Don’t Be Scared – Just Eat it!: Bangkok has lots of hidden delicacies and interesting cuisines that are often overlooked as newcomers and veterans of Bangkok tend to stick to the same restaurants over and over again. There is so much great food out there to be eaten that I encourage everyone to venture away from the more touristy areas into the more unknown or ‘less frequented by foreigner ones.’ Talk to locals, people watch, read online reviews, get yourself lost in China town. Whether you have a strong passion for food or just like to enjoy a good meal, get out and do a little exploring. You won’t like everything you taste as you’ll have good meals and bad meals, but who cares-it is all part of the experience! The main thing is that you have fun and learn a lot about the Thai culture, people and food along the way.

The above are just a few examples of some places to enjoy while dining in Bangkok. For more information visit www.PekoPiko.com featuring Bangkok’s Best Restaurants, Street Food and Hidden Cuisines along with restaurant information, user reviews, and saver promotions-everything you need to guide you on Where to Eat and What to Eat in Bangkok. If you like what you’ve read above I recommend PekoPiko’s ‘Old Bangkok Eateries’ section for other similar restaurants.

Written By Jason Buckalew, Bangkok Foodie Photos By Pukky Churuphant.

Shopping in Thailand

Shopping in Thailand
Shopping in Thailand
Shopping in Thailand
Shopping in Thailand

Many items can be purchased inexpensively in Thailand, as long as you know where to look. Reasonable copies of Billabong shorts, Nike trainers and hundreds of other products can be bought for surprisingly low prices. However, quality varies widely, so have a close look before you buy.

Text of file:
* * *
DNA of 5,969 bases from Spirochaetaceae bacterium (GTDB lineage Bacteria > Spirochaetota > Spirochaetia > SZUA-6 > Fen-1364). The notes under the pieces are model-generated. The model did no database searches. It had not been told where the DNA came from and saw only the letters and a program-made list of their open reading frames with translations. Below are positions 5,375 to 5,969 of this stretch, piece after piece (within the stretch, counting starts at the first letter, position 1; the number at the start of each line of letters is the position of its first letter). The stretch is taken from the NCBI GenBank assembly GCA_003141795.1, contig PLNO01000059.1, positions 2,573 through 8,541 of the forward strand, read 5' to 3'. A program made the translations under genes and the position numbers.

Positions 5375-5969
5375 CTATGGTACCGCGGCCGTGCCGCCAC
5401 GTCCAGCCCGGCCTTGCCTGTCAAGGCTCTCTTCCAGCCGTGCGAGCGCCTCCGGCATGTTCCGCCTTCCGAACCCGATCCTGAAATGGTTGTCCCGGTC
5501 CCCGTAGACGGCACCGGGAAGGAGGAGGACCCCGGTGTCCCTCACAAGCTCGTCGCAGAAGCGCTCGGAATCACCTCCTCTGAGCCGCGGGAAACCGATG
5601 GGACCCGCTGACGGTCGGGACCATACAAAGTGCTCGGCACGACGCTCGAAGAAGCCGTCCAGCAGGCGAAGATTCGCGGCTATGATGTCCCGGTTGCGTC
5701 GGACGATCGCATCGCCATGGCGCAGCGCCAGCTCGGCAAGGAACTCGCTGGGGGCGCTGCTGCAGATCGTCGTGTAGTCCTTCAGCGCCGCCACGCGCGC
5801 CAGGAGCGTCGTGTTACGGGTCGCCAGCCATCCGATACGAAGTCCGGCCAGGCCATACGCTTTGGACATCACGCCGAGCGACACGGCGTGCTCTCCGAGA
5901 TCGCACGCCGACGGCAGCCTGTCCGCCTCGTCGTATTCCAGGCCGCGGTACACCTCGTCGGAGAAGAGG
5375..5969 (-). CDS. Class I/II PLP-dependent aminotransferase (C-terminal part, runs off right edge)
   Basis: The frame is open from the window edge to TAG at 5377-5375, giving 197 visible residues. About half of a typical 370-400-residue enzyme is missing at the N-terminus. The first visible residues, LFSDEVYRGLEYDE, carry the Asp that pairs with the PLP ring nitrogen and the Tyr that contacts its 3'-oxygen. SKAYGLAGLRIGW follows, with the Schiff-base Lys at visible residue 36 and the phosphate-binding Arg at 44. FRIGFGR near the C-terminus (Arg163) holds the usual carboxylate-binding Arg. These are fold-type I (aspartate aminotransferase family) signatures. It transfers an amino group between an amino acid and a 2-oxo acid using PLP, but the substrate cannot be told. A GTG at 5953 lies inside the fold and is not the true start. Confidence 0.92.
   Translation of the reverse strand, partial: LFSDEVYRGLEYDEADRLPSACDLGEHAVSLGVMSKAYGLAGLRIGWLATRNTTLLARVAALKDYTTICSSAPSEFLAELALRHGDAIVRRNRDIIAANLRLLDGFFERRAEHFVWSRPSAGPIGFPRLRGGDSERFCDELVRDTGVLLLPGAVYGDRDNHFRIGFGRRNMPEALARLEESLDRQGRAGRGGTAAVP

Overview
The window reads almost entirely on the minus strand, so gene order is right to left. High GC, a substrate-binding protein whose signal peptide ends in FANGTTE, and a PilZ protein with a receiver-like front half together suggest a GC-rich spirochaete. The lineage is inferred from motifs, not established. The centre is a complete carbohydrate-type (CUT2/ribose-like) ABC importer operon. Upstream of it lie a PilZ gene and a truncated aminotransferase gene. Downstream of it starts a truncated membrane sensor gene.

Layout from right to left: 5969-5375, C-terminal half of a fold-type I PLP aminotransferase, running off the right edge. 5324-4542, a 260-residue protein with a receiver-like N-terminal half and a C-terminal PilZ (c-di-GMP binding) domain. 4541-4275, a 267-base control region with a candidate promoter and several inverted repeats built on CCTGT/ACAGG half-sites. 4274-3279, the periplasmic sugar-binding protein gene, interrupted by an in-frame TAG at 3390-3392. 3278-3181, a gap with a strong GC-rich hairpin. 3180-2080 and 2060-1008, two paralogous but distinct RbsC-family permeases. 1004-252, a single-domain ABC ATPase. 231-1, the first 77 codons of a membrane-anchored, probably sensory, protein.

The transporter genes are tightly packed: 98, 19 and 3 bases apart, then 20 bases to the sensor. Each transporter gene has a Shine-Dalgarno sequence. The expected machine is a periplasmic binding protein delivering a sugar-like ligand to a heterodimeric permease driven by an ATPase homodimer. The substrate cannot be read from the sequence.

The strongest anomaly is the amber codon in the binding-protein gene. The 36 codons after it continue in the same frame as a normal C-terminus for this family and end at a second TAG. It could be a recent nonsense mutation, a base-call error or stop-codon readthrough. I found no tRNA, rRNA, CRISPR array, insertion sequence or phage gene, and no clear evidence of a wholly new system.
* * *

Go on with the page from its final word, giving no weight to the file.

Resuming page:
Thailand operates under a bartering system, which means that goods sold by street vendors in markets or in some shops are flexibly priced and you can get a very good deal if you know how to haggle powerfully and politely. Like many aspects of Thai culture, bartering is an intricate system that is easy to underestimate. The trick is to let the vendor make the first offer then ask ‘Can you make a discount?’ A good benchmark is to offer half the quoted price. Be firm, but make sure that you smile and possibly make a joke – if you are seen as too pushy or aggressive you will not be taken seriously and many traders will refuse to deal with you. Remember not to start to bargain unless you’re serious about buying. Also remember that a difference of a few baht may not really make much difference to you, but it may be a big deal to the vendor.

The best bargains can usually be found at large markets. Chatuchak Market in Bangkok is a great place for bargain hunting, as is the night market in Chiang Mai.

Most towns have at least one large local market, where you can find everything from kitchen utensils, cheap clothes, bags and baubles at incredibly cheap prices.

Night markets are also a great place to shop. Usually opening around 5 pm and often packing up as late as 11 or 12 pm, these are also a great place to find a cheap meal, buy fruit and people watch.

Thailand’s Floating Markets are much photographed and provide an interesting appeal for tourists. The most visited floating market is Damnoen Saduak, which is also the largest. Most tour operators in and around Khaosan Road offer tours to Damnoen Saduak. However, these days the market is very crowded and sells mainly souvenirs and other tourist items. For a more authentic experience, head to the Bang Khu Wiang Floating Market, which is open daily from 04:00 and 07:00, or the Taling Chan Floating Market, which is open on weekends until around 2 pm.

If you’re looking for cheap technology, Panthip Plaza in Bangkok has it all. With 5 floors filled of every type of technological gadget and gismo you could possibly dream of, it is easy to spend half a day here. Remember to barter as most prices are negotiable and seem to be cheaper on the upper floors.

Siam Square in Bangkok is the place to go if you like large shopping centres. There are a wide range to choose from, including MBK, Paragon and Siam Discovery.

Big C is another shopping center chain and can be found all over Thailand in towns, cities and even quite small villages. As well as having its own store, which usually spans several floors, you can usually find dozens of other stores, including international stores such as Boots and The Body Shop.